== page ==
FRANKFORT, Ky. -- Kentucky's current system of school testing may be on the way out, though House Democrats aren't sure that Senate Republicans have the answer for replacing it.
Senate Republicans have long favored abolishing the state's Commonwealth Accountability Testing System, known as CATS. They contend that it's costly and time-consuming and doesn't provide students with information about their academic progress.
Others are now joining them, saying that the system should be scrapped or at least changed.
"If I were going to paraphrase our members' feelings, it would be that CATS testing needs a complete overhaul," Sharron Oxendine, president of the Kentucky Education Association, said in an interview.
A Senate bill sponsored by Education Committee Chairman Ken Winters would replace the current test with a national test such as the ACT and would supplement it with a locally created multiple-choice test that matches Kentucky's curriculum. It also would de-emphasize writing portfolios required under state law.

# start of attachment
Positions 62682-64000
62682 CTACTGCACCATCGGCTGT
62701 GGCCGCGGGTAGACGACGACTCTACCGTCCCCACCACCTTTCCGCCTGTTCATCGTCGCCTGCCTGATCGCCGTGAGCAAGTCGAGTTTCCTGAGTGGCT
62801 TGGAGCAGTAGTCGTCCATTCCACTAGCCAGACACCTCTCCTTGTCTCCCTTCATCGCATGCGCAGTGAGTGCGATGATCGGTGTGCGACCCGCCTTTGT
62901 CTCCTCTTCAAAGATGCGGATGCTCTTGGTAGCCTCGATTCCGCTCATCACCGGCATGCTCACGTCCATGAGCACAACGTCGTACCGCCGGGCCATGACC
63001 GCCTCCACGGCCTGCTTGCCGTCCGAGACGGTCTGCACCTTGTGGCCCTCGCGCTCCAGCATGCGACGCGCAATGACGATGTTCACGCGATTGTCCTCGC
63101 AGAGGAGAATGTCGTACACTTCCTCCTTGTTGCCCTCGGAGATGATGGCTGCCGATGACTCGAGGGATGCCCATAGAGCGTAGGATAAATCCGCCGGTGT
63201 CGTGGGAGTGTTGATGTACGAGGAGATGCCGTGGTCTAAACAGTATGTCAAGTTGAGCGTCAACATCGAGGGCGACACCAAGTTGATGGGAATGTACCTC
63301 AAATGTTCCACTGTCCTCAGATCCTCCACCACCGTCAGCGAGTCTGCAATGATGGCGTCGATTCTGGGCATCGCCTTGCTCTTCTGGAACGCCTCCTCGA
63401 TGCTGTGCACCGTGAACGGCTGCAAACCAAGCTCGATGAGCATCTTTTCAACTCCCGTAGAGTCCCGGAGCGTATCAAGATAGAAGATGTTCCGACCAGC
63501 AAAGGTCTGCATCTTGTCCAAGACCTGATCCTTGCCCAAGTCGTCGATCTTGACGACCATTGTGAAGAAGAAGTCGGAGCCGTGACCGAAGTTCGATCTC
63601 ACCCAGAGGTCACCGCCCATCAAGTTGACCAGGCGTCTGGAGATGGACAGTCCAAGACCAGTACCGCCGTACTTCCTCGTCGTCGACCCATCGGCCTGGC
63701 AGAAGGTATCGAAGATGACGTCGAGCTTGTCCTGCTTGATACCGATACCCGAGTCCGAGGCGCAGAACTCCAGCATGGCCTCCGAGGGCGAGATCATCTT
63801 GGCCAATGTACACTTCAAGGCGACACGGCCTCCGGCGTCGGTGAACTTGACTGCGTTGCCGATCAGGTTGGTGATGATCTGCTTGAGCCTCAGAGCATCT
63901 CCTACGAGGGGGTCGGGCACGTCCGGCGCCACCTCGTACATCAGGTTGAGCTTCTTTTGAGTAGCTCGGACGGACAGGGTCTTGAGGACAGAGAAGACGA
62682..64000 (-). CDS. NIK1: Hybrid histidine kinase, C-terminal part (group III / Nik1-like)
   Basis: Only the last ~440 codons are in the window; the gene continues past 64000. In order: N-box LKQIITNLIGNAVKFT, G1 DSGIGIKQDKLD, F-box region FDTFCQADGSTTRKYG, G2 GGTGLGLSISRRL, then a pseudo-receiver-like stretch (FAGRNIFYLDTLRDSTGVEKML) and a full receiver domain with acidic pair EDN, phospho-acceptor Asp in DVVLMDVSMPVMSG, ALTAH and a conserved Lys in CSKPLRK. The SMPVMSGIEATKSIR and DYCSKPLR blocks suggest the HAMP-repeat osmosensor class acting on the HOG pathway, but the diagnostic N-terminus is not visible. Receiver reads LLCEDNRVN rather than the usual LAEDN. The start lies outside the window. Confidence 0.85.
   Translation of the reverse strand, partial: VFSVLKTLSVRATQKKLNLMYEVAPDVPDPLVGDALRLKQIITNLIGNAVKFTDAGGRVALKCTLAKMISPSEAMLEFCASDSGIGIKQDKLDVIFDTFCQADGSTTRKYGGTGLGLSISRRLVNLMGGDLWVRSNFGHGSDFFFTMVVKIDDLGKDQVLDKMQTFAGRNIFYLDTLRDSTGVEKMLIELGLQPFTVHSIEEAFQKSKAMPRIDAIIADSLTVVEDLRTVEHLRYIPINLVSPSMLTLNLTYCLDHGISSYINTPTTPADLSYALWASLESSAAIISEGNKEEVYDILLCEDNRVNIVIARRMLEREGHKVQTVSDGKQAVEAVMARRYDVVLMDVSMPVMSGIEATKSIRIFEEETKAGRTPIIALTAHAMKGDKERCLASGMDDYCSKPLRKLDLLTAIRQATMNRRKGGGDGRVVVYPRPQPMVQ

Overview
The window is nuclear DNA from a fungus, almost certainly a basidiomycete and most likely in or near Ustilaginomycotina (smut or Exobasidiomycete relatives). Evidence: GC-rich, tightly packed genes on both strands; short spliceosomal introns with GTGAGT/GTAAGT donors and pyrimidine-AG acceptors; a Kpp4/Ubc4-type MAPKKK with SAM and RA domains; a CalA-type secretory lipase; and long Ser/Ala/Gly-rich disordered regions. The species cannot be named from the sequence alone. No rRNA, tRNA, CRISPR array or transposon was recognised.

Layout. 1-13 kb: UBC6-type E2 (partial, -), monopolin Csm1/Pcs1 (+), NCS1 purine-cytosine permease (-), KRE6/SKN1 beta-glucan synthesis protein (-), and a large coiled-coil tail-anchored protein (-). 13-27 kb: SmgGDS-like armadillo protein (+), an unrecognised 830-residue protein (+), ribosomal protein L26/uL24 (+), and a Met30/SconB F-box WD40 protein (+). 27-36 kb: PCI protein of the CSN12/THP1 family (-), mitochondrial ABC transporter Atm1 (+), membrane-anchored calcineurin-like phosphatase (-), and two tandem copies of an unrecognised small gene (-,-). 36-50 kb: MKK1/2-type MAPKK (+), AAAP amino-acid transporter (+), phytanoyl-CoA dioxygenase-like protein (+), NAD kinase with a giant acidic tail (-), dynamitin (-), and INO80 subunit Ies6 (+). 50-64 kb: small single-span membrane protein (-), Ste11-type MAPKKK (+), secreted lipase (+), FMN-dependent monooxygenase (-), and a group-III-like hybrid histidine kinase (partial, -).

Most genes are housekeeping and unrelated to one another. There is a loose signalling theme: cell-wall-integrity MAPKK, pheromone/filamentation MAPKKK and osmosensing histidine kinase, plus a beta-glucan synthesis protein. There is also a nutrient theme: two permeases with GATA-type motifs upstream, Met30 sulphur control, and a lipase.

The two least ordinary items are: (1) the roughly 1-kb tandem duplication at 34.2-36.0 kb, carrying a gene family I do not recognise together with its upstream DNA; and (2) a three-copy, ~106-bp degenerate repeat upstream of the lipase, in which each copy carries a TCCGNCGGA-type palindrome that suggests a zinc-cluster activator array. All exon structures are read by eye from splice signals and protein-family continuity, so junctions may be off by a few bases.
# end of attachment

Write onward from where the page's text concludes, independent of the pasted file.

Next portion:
"It's time for a change," Winters, R-Murray, told the committee yesterday. "It's time we begin to adjust."
The committee didn't vote on the bill, but Winters said he expects it to win approval next week...
...House Education Committee Chairman Carl Rollins said in an interview yesterday that there is widespread agreement that changes are needed in the test. But he said he doesn't like the Senate solution.
"I think the bill needs work," said Rollins, D-Versailles.
He also said an overhaul of the test may need to be done as part of a broader attempt to revisit KERA.
"The Senate plan tries to do this in short order, and I don't think it can be done in short order," he said...
Friday, February 06, 2009
This from C-J: